In the last three years, only one woman in Palu has died in childbirth and that too because her husband failed to call the barefoot auditor or the free Mamata ambulance service when her labour pains started. “We give our number to the pregnant women and their husbands and also write on the walls of their homes and the village office the phone number of the free ambulance service available under the Janani Suraksha Yojana (a safe ­motherhood intervention under the NRHM).  The moment we get the call, we ring for the ambulance and reach the pregnant woman’s house. I have often accompanied the women to the Primary Health Centre or the hospital,” says Rita Kumari.

Apart from counselling pregnant women and their families, these barefoot auditors have become trusted friends of teenage girls in the community as most of them are young — between 20 to 30 years — and are able to relate better to teenage concerns. “I was using cloth during menstruation and it was very uncomfortable. Due to constant itching, I got infection but I could not even tell my mother,” recalls Suman Kumari, 17, of Palu village. Fortunately, the youngster was able to shed her inhibition in front of Rita. “I spoke to her as she was more approachable. She took me to a doctor for treatment and told me to use sanitary napkins being provided by the government through the Sahiyas. Now every girl in our village uses napkins that come for Rs 6 for a box. I even convinced my mother to start using them,” Suman adds.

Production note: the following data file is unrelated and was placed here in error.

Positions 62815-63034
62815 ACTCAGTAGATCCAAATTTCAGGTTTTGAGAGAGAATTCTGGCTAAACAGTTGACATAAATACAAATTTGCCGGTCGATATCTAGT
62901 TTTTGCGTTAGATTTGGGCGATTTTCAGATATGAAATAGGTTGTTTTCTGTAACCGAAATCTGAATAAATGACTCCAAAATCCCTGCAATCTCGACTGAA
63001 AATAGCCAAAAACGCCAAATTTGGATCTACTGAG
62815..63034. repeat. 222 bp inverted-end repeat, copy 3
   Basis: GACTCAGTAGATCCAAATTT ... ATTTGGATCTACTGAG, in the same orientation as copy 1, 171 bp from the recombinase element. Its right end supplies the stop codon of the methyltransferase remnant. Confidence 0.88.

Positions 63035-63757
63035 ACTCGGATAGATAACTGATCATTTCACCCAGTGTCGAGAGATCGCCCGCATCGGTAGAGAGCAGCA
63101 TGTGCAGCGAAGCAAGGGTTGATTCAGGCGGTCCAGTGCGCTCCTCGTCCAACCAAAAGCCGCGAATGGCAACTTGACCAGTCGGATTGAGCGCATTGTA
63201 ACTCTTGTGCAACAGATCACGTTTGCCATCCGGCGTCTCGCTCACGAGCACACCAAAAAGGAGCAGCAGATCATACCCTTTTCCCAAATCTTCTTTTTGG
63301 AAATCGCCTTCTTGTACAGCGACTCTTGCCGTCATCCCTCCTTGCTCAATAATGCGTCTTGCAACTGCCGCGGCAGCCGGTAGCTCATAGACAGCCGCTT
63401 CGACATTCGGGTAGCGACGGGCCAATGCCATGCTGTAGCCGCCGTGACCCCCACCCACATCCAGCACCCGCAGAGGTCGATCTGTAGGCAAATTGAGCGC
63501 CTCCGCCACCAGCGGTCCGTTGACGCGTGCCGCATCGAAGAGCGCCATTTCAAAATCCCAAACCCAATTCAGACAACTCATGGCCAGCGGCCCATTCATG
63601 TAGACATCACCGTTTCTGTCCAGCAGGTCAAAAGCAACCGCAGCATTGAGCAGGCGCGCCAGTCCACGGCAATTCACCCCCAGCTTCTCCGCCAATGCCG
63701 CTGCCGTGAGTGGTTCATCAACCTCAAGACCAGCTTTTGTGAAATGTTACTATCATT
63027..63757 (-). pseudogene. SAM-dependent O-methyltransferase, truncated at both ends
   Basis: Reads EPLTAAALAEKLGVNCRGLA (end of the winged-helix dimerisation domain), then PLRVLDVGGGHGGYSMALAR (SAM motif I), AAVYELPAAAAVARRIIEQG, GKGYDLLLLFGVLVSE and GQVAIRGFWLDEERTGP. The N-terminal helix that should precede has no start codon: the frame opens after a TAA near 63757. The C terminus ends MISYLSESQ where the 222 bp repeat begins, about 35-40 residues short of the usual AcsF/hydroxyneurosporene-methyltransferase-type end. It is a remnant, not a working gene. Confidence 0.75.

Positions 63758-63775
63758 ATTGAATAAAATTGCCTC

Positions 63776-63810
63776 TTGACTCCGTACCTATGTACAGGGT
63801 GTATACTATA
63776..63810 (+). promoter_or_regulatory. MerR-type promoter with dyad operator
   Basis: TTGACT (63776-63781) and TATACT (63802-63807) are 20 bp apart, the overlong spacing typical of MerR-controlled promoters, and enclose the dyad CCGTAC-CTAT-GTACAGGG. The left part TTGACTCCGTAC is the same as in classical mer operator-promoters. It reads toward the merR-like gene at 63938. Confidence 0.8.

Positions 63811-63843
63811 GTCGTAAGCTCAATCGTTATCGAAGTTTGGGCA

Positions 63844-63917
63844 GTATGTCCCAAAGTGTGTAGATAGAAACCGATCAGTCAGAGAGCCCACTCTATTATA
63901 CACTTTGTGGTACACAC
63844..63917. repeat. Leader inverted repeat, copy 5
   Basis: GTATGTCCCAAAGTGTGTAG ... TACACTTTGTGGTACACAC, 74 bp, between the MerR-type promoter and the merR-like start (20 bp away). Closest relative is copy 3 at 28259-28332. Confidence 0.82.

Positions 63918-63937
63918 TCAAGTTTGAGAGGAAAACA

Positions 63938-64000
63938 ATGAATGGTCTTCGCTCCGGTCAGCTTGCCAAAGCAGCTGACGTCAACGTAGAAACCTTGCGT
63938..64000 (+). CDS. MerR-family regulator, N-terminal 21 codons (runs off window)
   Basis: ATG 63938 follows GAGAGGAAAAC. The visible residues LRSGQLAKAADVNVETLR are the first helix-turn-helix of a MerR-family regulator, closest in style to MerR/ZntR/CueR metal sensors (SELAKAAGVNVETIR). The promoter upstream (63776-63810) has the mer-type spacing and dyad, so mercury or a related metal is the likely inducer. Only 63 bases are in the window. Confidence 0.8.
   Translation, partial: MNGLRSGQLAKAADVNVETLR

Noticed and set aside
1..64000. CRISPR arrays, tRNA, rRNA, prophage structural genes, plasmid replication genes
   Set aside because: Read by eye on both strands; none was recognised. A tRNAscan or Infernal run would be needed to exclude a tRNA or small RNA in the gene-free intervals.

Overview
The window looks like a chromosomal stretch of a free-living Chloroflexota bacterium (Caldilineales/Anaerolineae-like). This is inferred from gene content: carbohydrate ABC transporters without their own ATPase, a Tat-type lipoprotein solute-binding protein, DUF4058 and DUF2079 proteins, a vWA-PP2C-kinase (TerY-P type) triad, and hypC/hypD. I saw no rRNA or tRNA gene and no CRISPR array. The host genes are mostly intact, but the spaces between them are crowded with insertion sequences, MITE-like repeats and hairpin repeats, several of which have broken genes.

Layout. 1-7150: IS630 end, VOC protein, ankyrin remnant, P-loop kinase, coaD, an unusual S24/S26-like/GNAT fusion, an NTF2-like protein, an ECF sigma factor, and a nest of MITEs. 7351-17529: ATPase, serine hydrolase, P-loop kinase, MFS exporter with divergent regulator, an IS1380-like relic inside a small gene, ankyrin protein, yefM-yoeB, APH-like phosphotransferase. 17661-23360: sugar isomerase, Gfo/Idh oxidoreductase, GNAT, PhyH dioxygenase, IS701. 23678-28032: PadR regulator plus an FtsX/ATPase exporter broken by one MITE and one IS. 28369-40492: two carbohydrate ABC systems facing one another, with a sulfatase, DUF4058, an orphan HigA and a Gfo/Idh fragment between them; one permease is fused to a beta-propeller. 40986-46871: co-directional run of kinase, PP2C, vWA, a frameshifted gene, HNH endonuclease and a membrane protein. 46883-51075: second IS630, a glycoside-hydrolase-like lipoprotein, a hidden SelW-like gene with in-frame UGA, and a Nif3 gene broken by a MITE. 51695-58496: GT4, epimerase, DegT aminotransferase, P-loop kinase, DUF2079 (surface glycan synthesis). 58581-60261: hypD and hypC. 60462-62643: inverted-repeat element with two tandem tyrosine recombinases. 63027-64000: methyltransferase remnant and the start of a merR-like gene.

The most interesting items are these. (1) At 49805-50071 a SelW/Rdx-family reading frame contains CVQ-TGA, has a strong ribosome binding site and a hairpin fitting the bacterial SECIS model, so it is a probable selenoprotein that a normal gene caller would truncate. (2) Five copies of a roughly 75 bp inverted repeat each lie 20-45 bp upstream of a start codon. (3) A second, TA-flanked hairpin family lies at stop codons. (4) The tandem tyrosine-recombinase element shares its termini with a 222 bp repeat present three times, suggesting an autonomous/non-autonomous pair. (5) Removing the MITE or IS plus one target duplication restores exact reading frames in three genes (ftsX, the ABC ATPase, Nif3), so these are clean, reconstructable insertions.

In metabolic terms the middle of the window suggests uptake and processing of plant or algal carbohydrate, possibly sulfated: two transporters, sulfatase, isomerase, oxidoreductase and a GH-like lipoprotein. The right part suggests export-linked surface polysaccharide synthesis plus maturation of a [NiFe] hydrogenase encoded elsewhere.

Besides solving their health problems, the barefoot auditors have won the confidence of the younger girls as they staunchly stand up against child marriage, domestic violence and dowry. Take the case of Gudiya (15) of Bada Ulatu village. When she discovered that her parents had fixed her marriage, she sought the help of Poonam Kumari, a barefoot auditor. Not only did Poonam speak to the marriage broker, Rashmi Devi, and pointed out that she could end up in jail for facilitating an underage union, she even got Rashmi to convince Gudiya’s parents to break the alliance.

Talk about barefoot auditors in any of the 70 villages and there are many glorious stories that people come forward to share. Clearly, they have emerged as a skilled force that is providing much-needed counsel, improving access to healthcare and gradually turning the wheels towards positive social change.

(© Women’s Feature Service)